I was not exactly in the best of spirits walking into The Smurfs. After seeing what had befallen cartoon icons like Yogi Bear and Alvin and the Chipmunks when Hollywood brought them to live action, can you really blame me? Well, as it turns out, The Smurfs is a small step above some past failed attempts. It's not a complete success, and I can't recommend it in any good conscience, but truth be told, I expected a lot worse than director Raja Gosnell (who previously worked on the two live action Scooby-Doo films) has given us.
I remember watching The Smurfs cartoon when I was a kid, but for the life of me, I don't remember what the appeal of the show was. I remember the appeal of stuff like Transformers or Thundercats, but the charm of Smurfs eludes me. Maybe it was better than the other stuff that was on during its Saturday morning time slot? The movie does very little to remind me of their appeal. The Smurfs are jolly, but very bland, blue little people who are described as being "three apples high", but seem a lot smaller to me. They live in a tiny village made up of mushrooms, fly around on birds, and generally spend all their time singing. They also are all named after their main character trait. Take Clumsy Smurf (voiced by Anton Yelchin), who acts as the film's underdog hero here. He's always tripping over his feet, or knocking stuff over. He wants to be a brave and heroic Smurf figure, but with a name like Clumsy, the others in the village generally avoid him. Our other heroes include Papa Smurf (voiced by Jonathan Winters), who acts as the wise and kind guardian of the village, Brainy (voiced by Fred Armisen), who likes to analyze everything, Gutsy (voiced by Alan Cumming), who is brave and adventurous, Grouchy (voiced by George Lopez), who is pretty self-explanatory, and Smurfette (voiced by recording artist Katy Perry), the sole female resident of the village.
Of more interest to me was the Smurfs' main nemesis, the evil wizard Gargamel, who despite living in a dark castle and wanting to capture the Smurfs, never came across as all that evil to me. But hey, it's a movie for little kids, so he's not allowed to be that scary. What's important is that comic actor Hank Azaria goes full tilt in his performance, giving us a sometimes hilarious live action cartoon villain caricature. He's obviously having a blast here, and hams his performance up to the skies, which kind of fits with the character. His partner in crime is a cat named Azrael, who is sometimes played by a real cat, but usually is portrayed by a CG one, so it can give comical reaction shots when its master's plans to capture the Smurfs fail. I liked the way little Azrael "talked" by making cat sounds provided by voice acting legend, Frank Welker. I also liked how the cat frequently seemed exasperated by the plans Gargamel came up with, almost as if it knew they were doomed from the start. While these two characters are not enough to save the movie as a whole, they are easily the most entertaining aspect.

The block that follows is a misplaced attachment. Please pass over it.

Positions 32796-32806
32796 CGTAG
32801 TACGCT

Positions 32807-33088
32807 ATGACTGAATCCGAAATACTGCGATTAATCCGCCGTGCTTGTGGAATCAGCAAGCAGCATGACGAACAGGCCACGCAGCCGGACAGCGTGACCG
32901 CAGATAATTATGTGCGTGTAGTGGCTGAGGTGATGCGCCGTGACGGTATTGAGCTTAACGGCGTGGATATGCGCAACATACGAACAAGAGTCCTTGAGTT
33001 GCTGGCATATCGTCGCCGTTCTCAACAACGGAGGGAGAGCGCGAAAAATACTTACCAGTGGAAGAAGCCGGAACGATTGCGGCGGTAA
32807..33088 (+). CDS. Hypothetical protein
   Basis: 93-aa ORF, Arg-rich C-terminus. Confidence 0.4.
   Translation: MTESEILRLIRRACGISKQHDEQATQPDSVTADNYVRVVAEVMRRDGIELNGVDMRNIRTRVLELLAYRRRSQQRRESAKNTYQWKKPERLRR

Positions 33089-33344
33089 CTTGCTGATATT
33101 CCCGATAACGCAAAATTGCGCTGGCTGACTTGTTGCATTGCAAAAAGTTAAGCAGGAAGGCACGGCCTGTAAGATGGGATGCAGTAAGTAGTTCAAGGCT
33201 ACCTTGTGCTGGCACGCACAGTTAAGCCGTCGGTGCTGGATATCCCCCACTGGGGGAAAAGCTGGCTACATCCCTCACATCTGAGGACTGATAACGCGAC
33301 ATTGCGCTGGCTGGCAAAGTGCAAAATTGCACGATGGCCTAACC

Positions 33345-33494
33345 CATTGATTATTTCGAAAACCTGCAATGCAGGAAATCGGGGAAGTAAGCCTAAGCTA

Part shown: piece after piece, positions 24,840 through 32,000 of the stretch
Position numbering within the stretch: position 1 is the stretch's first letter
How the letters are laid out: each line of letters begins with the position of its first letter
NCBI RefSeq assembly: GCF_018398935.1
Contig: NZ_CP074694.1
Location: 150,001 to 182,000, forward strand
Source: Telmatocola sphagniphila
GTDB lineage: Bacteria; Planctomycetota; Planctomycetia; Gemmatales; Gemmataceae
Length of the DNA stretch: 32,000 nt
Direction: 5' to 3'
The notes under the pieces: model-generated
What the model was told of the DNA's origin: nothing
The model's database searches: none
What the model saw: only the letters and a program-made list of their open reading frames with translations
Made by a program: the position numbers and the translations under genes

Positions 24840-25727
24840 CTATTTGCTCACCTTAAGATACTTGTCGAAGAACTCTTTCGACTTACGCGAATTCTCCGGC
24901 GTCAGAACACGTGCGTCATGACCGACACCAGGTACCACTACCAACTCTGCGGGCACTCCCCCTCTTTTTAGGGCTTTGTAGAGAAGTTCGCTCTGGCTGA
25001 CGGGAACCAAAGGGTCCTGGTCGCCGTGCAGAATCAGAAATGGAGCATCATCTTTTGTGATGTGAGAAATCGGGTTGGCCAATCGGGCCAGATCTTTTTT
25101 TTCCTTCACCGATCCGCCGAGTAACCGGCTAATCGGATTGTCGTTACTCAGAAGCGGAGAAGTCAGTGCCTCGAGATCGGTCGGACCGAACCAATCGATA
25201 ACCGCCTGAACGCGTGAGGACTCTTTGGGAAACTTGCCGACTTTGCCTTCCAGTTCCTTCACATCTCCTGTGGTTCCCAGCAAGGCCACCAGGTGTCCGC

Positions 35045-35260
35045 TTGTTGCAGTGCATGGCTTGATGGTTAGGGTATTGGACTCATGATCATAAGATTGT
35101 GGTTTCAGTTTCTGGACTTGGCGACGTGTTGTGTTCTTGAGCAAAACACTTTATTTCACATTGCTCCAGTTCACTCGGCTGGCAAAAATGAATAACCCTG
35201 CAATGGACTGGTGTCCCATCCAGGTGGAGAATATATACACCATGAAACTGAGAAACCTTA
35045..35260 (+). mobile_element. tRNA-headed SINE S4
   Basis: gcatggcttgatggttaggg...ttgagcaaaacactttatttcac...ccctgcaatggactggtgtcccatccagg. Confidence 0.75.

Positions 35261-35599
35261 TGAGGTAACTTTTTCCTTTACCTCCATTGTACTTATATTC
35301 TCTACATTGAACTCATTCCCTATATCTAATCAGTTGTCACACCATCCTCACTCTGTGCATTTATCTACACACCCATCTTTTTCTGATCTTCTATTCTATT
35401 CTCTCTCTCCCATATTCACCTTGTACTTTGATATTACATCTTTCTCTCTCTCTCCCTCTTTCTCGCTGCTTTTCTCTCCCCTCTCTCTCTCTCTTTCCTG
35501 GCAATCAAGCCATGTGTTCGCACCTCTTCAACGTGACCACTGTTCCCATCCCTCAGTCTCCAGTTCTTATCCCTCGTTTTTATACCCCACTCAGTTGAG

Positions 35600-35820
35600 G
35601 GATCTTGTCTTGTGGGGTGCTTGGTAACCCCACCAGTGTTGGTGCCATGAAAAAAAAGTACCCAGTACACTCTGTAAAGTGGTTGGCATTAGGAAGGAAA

The plot kicks off when the evil Gargamel stumbles upon the Smurf Village, which is protected by a magical barrier that usually makes it invisible to the naked eye. The six Smurfs that I named above get separated from the others during the chaos, and eventually find their way to a portal that warps them to Earth, right in the middle of New York City. Kids (and adults as well) will immediately think of the charming Disney fantasy, Enchanted, which also dealt with characters from a fairy tale world finding themselves warped to Manhattan. If only this movie had half the wit and the intelligence of that film. The Smurfs find a human friend in the form of Patrick Winslow (Neil Patrick Harris), an ad executive for a cosmetics company who is dealing both with the fact his iron-fisted boss (Sofia Vergara) is breathing down his neck to come up with a new campaign, and that his sweet wife Grace (Jayma Mays) is expecting their first child, and Patrick doesn't know what kind of a father he will be. Both Patrick and Grace get wrapped up in the stranded Smurfs' plight, and have to help them find a way back to their home, which can only be achieved with a magical potion and a rare blue moon.
It's a workable premise, but the screenplay (credited to four writers) gets bogged down in too many subplots. I doubt that little kids will care much about Patrick's problems at work and home, so why does the movie put so much attention to it? There are even some subplots that seem to be forgotten as soon as they're introduced, such as when Gargamel is briefly held in a New York prison. But, I guess the movie would lose its PG-rating if the filmmakers decided to go far enough with that idea. The Smurfs themselves hold very little personality. Clumsy wants to be a hero, and to be taken more seriously by his fellow Smurfs. Smurfette wants a new dress, and is happy to find another woman she can talk to in Grace. Kids will no doubt find this stuff hilarious, but I got tired of the antics provided by the little blue guys (and gal). Sure, they're kind of cute, but they're just not very interesting.
The Smurfs is passable entertainment for kids, and doesn't aspire to be much more than that. It will sell a boat-load of merchandise, and I'm almost certain we'll see a sequel in a year or two. I personally found it kind of bland, but watchable, with the villains being the best part of the movie. Given that it doesn't exactly come from the most inspired source material, maybe that's the most you can wish for in a Smurfs movie.
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